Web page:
After Al-Azhar snub, Vatican defends calls to protect Mid-East Christians

Rome–Papal officials have defended the Vatican’s call for the protection of Christians in the Middle East following Al-Azhar’s announcement that it would suspend interfaith dialogue with the Holy See.  

In an address following the New Year’s Eve church attack in Alexandria that left more than 20 Coptic Christians dead, Catholic Pope Benedict XVI called for the “protection” of Christians in the Middle East from perceived persecution.

In response to the appeal, Al-Azhar University spokesman Mohammad Rifaa al-Tahtawi on Friday declared that the university had suspended all talks with the Vatican indefinitely.

Al-Tahtawi said the move came in reaction to what Al-Azhar regarded as “interference” in Egypt’s domestic affairs. Egypt’s Copts, he stressed, enjoy protection under the same laws that protect all Egyptian citizens.

Federico Lombardi, head of the Vatican’s press office, for his part, told reporters that “the pontifical council for inter-religious dialogue’s line of openness and desire to dialogue is unchanged. The council is in the process of gathering the necessary information in order to understand the situation well.”

The Vatican sees its role in international diplomacy as a service to humanity, say papal officials.

“The Catholic Church's diplomacy and activities have nothing to do with international power politics,” said one unnamed Vatican official. “The Vatican does not use the same tools as other states, and it does not wish to pressure Egypt.”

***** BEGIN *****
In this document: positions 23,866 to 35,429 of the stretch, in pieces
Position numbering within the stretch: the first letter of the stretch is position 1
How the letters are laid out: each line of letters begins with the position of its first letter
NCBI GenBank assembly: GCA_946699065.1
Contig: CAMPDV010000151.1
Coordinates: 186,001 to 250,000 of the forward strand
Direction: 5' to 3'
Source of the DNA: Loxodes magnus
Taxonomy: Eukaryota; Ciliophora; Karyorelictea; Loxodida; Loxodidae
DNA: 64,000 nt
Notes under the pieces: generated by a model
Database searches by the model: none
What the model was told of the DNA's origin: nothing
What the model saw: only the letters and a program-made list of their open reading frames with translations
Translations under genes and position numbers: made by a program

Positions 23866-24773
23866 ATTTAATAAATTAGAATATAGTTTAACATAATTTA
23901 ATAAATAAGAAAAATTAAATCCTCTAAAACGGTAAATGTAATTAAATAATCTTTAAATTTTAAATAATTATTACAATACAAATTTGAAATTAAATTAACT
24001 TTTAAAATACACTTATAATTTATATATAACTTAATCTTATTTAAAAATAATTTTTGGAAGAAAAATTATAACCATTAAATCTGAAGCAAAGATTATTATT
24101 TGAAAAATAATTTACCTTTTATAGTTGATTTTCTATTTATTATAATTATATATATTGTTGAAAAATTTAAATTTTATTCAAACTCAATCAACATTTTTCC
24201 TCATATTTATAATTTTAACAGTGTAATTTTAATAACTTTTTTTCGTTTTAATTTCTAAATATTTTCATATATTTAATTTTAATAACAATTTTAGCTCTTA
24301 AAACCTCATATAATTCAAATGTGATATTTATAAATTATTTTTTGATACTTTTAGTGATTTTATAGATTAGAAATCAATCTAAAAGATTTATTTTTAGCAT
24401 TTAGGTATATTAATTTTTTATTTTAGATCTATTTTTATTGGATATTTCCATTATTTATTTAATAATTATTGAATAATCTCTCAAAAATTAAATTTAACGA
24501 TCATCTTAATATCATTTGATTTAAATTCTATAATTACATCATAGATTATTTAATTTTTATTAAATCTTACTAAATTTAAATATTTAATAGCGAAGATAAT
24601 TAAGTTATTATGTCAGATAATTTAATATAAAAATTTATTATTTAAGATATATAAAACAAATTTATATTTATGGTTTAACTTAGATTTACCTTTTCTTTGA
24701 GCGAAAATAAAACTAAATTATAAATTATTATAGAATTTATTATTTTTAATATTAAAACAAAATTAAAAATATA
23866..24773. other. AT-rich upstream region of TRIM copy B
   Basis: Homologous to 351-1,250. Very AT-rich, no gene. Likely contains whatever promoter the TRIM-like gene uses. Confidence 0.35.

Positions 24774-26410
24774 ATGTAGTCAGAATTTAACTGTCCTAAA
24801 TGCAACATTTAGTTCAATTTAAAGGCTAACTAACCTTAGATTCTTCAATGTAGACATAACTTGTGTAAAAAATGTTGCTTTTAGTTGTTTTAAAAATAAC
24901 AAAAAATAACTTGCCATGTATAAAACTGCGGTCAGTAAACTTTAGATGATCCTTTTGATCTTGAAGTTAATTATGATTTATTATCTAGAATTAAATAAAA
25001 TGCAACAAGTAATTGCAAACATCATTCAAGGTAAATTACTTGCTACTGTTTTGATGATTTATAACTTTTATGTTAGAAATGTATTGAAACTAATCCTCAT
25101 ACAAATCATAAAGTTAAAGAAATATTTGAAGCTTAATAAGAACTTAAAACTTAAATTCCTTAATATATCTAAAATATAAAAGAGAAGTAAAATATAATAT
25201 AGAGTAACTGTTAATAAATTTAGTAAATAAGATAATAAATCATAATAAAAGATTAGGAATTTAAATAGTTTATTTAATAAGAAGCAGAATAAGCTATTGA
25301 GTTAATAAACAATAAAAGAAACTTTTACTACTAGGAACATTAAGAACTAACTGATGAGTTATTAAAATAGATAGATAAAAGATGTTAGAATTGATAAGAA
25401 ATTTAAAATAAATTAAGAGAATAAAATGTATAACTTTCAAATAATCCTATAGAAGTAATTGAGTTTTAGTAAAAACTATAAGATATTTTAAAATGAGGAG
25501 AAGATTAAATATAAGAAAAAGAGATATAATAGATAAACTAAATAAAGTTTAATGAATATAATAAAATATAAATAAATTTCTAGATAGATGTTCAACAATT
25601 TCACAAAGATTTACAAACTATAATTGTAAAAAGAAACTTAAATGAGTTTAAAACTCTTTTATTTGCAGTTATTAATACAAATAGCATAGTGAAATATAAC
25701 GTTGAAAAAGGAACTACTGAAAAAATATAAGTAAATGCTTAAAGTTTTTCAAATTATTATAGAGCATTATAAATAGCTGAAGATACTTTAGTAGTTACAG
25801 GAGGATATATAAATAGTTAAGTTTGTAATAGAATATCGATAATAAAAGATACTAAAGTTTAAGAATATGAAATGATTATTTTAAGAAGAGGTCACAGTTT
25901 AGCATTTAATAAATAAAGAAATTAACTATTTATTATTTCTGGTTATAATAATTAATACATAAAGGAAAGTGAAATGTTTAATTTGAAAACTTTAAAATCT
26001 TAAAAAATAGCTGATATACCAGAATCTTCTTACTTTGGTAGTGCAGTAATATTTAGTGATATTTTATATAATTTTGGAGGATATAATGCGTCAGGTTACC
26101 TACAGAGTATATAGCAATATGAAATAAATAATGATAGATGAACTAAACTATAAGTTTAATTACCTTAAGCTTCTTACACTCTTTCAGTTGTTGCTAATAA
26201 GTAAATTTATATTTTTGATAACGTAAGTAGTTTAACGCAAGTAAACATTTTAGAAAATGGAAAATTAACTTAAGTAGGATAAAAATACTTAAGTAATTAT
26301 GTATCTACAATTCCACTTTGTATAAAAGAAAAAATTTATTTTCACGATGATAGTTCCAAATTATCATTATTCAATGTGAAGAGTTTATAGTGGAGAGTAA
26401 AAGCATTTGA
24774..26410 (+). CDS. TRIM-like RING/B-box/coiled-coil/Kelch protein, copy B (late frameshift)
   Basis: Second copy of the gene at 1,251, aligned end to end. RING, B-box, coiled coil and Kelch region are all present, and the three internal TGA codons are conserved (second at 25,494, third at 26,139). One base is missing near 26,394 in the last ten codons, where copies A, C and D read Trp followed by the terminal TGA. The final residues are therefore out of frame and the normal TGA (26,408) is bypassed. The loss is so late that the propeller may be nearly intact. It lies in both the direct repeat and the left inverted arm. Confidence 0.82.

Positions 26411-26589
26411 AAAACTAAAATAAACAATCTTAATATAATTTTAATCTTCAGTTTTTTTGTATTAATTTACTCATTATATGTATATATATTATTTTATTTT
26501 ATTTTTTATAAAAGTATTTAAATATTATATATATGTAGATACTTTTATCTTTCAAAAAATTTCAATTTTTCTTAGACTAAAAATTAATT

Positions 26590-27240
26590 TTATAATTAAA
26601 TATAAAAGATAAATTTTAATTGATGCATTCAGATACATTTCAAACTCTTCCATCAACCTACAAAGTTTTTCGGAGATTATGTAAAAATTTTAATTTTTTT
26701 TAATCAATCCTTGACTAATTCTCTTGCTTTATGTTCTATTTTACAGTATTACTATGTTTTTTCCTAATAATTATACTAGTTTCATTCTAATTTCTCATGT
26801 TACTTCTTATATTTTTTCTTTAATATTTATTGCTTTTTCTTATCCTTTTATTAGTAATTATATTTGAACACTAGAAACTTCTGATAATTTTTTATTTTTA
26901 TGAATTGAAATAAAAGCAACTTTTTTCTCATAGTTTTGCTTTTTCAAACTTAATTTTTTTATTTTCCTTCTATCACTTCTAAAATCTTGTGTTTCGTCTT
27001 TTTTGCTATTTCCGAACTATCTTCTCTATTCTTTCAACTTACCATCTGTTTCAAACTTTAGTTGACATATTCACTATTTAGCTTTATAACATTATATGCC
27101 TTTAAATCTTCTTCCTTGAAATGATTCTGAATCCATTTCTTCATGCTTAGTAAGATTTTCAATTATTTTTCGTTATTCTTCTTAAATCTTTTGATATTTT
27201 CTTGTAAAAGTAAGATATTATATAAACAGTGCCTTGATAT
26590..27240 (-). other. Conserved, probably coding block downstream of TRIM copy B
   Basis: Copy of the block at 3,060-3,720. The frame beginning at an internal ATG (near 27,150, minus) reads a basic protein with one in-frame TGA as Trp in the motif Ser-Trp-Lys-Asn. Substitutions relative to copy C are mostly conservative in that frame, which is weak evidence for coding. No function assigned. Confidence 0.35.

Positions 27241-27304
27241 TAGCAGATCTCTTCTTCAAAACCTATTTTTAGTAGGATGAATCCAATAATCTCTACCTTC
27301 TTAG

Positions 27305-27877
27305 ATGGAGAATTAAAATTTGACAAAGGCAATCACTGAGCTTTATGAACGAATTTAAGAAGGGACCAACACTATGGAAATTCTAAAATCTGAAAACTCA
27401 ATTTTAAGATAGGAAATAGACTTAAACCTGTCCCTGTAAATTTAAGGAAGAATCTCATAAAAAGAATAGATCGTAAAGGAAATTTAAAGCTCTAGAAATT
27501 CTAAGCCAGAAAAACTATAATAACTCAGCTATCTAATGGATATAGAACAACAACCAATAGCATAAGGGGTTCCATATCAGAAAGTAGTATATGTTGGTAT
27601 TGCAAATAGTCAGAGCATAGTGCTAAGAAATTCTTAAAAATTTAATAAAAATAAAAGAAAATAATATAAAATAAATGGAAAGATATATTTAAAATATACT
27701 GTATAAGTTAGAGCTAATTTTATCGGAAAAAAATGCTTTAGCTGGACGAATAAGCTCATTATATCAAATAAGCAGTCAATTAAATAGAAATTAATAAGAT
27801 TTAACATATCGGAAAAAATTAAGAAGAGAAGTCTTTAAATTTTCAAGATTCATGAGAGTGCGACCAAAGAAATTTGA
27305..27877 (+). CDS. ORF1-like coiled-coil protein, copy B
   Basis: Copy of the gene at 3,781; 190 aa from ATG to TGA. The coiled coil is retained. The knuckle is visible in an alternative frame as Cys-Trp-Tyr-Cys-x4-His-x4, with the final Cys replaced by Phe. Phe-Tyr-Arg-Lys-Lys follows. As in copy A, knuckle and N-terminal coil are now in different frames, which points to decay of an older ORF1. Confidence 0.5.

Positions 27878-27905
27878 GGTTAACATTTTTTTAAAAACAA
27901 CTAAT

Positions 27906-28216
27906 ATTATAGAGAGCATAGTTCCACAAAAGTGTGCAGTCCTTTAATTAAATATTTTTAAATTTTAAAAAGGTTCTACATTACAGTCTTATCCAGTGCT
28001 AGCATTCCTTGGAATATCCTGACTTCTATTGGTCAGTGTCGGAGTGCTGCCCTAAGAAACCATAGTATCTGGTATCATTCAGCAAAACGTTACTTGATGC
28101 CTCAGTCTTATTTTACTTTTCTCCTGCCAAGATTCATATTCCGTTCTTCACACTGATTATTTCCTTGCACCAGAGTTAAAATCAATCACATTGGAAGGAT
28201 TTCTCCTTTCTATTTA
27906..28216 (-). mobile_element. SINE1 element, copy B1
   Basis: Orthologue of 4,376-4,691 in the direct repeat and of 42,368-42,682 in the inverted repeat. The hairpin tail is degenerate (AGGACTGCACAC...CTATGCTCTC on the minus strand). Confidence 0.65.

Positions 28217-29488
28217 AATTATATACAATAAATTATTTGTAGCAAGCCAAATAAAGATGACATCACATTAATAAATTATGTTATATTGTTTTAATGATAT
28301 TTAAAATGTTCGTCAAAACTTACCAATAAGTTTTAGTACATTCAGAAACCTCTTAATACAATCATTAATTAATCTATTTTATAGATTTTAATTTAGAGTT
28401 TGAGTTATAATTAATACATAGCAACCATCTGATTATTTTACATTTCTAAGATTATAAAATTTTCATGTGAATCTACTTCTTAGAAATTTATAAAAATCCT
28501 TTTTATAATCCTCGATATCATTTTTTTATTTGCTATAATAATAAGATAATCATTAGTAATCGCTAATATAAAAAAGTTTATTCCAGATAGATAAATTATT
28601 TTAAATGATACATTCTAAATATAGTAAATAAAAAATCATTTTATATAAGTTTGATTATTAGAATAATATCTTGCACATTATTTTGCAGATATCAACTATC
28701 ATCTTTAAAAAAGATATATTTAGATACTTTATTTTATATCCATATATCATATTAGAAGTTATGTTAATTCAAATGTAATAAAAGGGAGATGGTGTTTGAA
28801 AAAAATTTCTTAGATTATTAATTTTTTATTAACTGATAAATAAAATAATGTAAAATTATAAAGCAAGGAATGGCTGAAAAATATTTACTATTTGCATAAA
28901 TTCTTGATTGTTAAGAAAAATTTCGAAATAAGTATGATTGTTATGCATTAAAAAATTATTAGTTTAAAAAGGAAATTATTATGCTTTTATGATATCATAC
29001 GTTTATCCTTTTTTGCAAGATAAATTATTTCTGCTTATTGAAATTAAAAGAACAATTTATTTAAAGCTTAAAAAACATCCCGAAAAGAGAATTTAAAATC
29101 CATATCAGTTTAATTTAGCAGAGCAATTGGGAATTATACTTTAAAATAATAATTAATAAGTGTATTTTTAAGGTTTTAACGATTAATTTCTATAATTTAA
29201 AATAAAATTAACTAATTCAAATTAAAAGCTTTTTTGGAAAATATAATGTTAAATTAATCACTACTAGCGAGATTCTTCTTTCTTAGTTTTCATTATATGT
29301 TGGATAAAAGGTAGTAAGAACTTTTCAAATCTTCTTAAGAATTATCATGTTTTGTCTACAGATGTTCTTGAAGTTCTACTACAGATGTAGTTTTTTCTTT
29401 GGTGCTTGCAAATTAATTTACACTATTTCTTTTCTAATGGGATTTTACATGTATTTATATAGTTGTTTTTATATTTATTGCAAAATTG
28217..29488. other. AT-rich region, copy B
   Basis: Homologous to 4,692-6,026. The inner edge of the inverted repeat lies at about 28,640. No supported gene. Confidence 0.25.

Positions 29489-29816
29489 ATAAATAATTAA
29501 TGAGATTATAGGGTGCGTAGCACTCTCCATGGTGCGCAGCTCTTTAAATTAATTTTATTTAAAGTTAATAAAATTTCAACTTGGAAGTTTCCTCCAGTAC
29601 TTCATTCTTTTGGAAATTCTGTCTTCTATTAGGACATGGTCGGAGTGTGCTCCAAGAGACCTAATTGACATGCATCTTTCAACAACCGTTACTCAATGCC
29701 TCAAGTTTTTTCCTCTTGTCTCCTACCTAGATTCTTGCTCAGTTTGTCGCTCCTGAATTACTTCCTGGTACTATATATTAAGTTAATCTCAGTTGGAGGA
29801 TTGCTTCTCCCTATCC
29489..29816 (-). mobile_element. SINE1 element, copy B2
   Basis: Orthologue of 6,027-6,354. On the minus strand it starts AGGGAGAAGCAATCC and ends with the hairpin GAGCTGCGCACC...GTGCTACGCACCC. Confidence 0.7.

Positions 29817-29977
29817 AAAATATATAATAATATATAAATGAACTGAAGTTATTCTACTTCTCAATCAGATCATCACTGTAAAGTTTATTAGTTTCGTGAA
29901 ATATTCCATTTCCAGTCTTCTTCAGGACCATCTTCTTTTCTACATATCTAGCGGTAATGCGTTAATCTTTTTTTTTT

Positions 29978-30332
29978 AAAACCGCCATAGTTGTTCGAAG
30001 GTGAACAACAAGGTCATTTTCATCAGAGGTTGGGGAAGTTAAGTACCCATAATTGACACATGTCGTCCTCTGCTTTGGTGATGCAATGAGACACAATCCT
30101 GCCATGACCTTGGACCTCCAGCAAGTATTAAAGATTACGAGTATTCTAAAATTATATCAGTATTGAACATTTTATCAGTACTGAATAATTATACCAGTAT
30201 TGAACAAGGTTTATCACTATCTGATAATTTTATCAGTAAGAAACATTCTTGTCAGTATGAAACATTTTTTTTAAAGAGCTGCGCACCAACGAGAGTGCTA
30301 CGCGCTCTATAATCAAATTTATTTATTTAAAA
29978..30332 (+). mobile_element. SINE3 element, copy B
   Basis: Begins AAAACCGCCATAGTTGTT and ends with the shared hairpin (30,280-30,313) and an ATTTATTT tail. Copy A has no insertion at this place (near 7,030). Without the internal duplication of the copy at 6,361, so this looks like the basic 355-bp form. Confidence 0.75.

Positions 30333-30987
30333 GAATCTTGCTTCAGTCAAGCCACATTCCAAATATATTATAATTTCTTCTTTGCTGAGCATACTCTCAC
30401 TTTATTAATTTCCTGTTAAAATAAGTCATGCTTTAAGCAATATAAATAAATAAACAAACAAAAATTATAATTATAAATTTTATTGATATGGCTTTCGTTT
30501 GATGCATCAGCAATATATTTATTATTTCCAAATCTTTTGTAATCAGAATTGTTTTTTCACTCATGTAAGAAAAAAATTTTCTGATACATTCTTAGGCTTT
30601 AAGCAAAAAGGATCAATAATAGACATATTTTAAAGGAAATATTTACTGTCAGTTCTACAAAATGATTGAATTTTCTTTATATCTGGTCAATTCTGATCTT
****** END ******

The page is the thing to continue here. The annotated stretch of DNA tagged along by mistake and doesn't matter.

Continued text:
Papal nuncios and the Vatican’s diplomatic representatives around the world do not only aim to defend Christian interests, but also strive to promote common principles of humanity and universal rights, he added.

“The Vatican is not a political power but a moral authority that pursues pacific goals,” he stressed. “We are looking for interfaith dialogue in order to promote peace in the world.”

The official went on to say that the pope’s address following the Alexandria attack had affirmed that the targeting of Middle Eastern Christians would have adverse consequences for all the people of the region, including both Christians and Muslims.

Papal appeals for the protection of minorities have not been directed at the Middle East alone. Benedict has also recently pointed to violations of religious freedoms in Europe, calling upon European countries to show greater respect for freedom of belief. 

“The Holy Father…has asked all governments to give due protection to all their citizens,” said Lombardi, “and, in particular, to those who do not belong to the religion of the majority.”

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